“I didn’t expect any of this, so this has been an amazing journey for me. I was so nervous backstage that I just wanted to burst. I’m glad it’s all over. I’m sad it’s all over. All this emotion – you can only take so much in three days.”
In the semifinals, McElveen sang Martina McBride’s “Anyway.” She followed with Etta James’ “At Last” for her finale.
“I’m proud of myself that I got up there and I did that because if you could’ve seen me backstage – everybody was trying to calm me down and telling me to drink some water. I cough when I get nervous and I just cough and cough and cough until I make myself sick.”
When she took the stage, however, McElveen looked like a polished performer.
“I’m really blessed, and I’m happy that I can share my music with members of the greatest military force in the world,” she said. “I hope I made Fort Campbell very proud. I really do.”
“America’s Got Talent” producer Nigel Caaro, one of three judges for Operation Rising Star, was touched by the sincerity of the Army MWR program.
“I was so impressed that within an organization that exists for very different reasons, there is an outlet for every kind of talent,” Caaro said. “Whatever you’re enlisted as, if you have a desire or a dream, you can fulfill it. I think it’s great the Army allows that to happen – they give the time and the space to find out what talent they have and provide an outlet for it.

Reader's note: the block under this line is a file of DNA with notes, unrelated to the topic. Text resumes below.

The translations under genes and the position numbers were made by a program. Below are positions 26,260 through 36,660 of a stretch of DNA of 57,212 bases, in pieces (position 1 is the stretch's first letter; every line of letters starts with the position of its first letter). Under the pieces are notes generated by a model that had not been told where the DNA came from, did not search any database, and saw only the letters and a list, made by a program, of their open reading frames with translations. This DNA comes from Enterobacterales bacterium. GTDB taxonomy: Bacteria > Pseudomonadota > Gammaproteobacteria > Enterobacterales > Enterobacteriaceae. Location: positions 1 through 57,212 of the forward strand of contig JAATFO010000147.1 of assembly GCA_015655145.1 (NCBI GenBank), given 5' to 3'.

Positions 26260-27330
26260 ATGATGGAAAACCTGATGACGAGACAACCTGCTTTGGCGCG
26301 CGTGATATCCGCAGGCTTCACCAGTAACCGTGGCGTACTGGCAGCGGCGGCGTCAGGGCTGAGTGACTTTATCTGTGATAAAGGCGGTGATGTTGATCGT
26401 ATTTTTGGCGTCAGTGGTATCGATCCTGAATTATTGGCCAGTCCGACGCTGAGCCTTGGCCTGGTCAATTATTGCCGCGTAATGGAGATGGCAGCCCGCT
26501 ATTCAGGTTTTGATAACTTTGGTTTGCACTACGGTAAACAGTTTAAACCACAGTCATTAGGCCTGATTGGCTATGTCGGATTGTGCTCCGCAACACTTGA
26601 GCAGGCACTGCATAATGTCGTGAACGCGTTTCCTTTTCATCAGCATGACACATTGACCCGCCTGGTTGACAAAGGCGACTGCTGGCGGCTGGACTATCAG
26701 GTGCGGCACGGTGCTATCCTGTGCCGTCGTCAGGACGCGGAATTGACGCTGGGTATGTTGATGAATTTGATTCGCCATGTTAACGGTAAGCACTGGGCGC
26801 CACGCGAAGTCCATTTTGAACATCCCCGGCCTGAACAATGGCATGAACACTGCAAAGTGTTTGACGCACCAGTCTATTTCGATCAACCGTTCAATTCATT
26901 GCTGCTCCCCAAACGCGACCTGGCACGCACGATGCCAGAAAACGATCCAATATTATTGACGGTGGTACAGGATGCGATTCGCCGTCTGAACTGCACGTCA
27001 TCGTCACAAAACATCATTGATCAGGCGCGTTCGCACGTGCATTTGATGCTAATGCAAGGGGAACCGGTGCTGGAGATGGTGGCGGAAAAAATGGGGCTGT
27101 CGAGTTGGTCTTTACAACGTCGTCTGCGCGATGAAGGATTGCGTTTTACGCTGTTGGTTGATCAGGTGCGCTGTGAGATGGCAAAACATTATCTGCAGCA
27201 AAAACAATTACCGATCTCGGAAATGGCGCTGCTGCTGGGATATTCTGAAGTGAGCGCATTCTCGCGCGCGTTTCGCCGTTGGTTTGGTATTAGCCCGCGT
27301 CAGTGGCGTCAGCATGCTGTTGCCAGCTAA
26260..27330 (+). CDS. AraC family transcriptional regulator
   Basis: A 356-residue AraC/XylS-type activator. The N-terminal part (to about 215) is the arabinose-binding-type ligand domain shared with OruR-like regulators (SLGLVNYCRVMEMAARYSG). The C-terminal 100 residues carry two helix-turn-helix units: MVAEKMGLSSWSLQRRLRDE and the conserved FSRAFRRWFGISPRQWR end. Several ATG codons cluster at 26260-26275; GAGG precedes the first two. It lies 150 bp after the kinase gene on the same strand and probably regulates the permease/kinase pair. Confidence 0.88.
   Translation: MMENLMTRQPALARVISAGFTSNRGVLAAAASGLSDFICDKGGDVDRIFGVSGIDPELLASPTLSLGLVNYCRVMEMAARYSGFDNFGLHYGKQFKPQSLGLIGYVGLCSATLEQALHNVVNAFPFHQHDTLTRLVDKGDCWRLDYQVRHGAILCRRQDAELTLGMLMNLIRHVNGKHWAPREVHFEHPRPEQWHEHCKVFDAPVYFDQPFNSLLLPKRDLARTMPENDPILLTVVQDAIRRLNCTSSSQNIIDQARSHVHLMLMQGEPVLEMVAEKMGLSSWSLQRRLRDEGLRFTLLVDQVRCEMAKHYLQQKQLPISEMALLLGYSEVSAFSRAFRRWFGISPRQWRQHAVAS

Staff Sgt. Victor Trinidad of Fort Lewis, Wash., sings Mark Schultz’s “Letters From War” during the 2008 Operation Rising Star finals Nov. 13 at Wallace Theater on Fort Belvoir, Va. Trinidad was one of six finalists in the Army Family and Morale, Welfare and Recreation Command-sponsored event that began on 47 Army installations, camps and forward-deployed locations worldwide.
The last one eliminated hopes to build upon the experience.
“I want it to lead somewhere,” McElveen said. “When I get on stage and sing, I don’t think about it like I want to be famous, this is me, watch this. I just sing. But when people come up to me and hand me (business) cards and stuff, I’m like, ‘I can do it. I want to do it.’
“I want to perform for more people and in different places. I want to see the world. I’d love to sing with a live band every night.”
Dodson’s first-place prize will move her one step closer to her dream of recording an inspirational gospel CD. She won an all-expenses-paid trip for two to Los Angeles to record a three-song demo CD at DMI Music Studios. She wishes she could take all of the Operation Rising Star finalists to California.
“Every semifinalist and every finalist are gifted men and women,” Dodson said. “All of them were so great. This prize could have easily gone to any of them. I’m honored to win, but just to be able to sing with those guys and to meet everyone here was an honor, as well.”
McElveen won $1,000 as runner-up. Army Spc. Cyril Powell of Fort Bragg, N.C., earned $500 for third place.
Army Staff Sgt. Victor Trinidad of Fort Lewis, Wash.; Air Force Staff Sgt. Dirik Cole of Soto Cano Air Base, Honduras; and Army Pfc. Star Exum of Camp Red Cloud, South Korea, rounded out the six finalists.
Contestants at the installation level won $500 for first place, $250 for second, and $100 for third.